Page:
Photo: Eli Solidum

For Travel Influencer Eli Solidum, Seeing the World Is Like Piecing Together a Limitless Puzzle

by Matador Creators Mar 22, 2023

Twenty-eight-year-old Eli Solidum’s years-long quest to see the world began the way many travel stories begin for young travelers. He graduated from university without having a job lined up and decided to embark on a different kind of adventure. Unlike most post-grad travelers, however, Solidum never stopped.

Seven years, five continents, and some 70 countries later, travel has become the Philippines-born influencer’s job, with his passion for photography serving as a vehicle to share his adventures with the public. Solidum blogs and posts Instagram photos under the name The Partying Traveler, sharing both his social and solo moments abroad.

Matador caught up with Solidum via email to learn more about his trajectory as a full-time traveler, gain insight into his perspective as an eco-minded explorer, and mine his experience for tips and tricks that might benefit other travelers.

This interview has been edited for clarity and length.

Matador Network: What’s your favorite trip that you’ve taken so far, and what made it special?


Photo: Eli Solidum

Eli Solidum: That’s very tough to say, as each trip is so unique and has always left me with so many unforgettable memories and lessons to look back on. If I had to choose, I’d have to go with the time that I overlanded South America for a year, traveling from Colombia down to Argentina just by buses or hitchhiking. South America, in general, remains my favorite continent for long-term backpacking trips.

The vibe is just different than anywhere else I’ve been. It’s a huge continent, which typically attracts longer-term travelers. You end up running into the same people over and over again and naturally become close with them, especially those doing a similar trip as you. It led to some of my best friendships and memories, like hitchhiking across the Ecuador-Peru border in a converted World War II army vehicle with an eccentric old man from Alaska.

And, of course, the natural beauty just goes without saying. As an avid hiker, the Andes — specifically the Cordillera Huayhuash and Cordillera Blanca of Peru and the Cordillera Real of Bolivia — are among my favorite mountain ranges in the world. There are vast deserts, beautiful beaches with amazing surf, rainbow mountains, valleys of towering palm trees, and, of course, the Amazon Rainforest. It’s just an unbelievably beautiful continent with so much to do.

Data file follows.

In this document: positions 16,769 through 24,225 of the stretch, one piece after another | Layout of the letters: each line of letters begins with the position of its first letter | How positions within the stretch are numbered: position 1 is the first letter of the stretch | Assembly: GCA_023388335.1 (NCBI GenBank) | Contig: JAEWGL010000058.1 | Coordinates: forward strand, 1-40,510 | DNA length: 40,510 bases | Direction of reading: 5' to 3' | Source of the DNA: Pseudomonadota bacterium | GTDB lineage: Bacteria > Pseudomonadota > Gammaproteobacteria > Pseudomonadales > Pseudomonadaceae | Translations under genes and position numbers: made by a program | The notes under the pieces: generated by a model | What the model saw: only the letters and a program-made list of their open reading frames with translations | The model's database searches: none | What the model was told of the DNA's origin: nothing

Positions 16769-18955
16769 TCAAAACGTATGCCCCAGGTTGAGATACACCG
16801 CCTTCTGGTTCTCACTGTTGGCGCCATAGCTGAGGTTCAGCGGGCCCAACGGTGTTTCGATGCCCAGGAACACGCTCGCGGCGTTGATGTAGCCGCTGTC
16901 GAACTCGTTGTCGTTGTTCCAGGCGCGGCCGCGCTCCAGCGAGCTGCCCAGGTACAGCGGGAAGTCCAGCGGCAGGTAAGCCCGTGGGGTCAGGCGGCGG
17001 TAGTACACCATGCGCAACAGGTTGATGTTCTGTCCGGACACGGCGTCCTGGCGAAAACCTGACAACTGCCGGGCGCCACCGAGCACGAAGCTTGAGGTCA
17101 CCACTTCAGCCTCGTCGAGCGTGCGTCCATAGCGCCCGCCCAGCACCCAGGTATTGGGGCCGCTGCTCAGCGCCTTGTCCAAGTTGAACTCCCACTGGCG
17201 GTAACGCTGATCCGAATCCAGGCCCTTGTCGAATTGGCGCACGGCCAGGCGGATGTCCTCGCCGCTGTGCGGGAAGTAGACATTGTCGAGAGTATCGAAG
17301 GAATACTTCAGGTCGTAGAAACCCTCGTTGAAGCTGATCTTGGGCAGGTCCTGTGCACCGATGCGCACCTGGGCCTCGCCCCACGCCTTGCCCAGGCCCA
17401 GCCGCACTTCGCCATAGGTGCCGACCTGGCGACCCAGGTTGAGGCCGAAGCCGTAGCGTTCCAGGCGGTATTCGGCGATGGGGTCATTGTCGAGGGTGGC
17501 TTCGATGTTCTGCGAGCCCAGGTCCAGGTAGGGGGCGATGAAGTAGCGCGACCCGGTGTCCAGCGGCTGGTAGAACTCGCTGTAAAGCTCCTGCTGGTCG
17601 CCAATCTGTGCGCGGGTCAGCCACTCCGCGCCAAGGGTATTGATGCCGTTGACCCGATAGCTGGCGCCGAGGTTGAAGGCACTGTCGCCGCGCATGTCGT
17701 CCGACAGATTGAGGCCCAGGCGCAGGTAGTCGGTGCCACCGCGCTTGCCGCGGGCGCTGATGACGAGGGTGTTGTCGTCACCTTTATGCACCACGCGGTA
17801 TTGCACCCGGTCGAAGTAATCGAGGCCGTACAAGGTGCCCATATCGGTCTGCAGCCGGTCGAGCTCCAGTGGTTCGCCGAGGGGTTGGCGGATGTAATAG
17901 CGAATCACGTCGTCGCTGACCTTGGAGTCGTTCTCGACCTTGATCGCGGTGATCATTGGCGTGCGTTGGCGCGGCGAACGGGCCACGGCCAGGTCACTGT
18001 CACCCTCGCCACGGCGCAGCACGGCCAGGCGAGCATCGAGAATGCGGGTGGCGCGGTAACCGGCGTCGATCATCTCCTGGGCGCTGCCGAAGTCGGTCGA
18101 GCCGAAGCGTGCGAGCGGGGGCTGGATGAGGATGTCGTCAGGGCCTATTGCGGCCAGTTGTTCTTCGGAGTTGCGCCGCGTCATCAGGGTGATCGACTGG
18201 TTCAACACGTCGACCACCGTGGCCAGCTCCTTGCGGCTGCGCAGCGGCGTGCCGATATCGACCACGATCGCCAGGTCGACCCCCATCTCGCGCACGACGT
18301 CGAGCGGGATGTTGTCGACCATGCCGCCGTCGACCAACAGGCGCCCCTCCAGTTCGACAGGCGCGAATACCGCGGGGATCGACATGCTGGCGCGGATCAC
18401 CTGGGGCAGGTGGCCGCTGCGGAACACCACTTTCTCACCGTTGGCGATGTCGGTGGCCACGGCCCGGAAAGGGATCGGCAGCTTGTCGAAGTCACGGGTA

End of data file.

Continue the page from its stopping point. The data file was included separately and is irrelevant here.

I tried so many new things in South America, learning a lot about myself and pushing myself to so many limits that I didn’t know I could handle. Weeks spent in the mountainous Andean wilderness, camping in the jungle with crocodiles sleeping on our shores, just pure adventure and incredible bonds with the people you share them with.

What’s the one thing you never leave home without?

I can’t think of an honest answer that makes me seem mysterious or artsy. Really just my phone; it does everything. Netflix, reading, TikTok, chess, maps, texting, communicating, taking photos — a one-stop shop.

How do you pick the places that you want to travel to next?

There’s no method to the madness. Sometimes I’ll see a place while scrolling through social media and become hyper-fixated on going there by any means necessary. Other times, I’ll look at a map, see I’m a two-hour bus ride away from Slovenia, and end up there the next day on a whim. I basically pick a few destinations I want to visit in a year and then fill in the rest.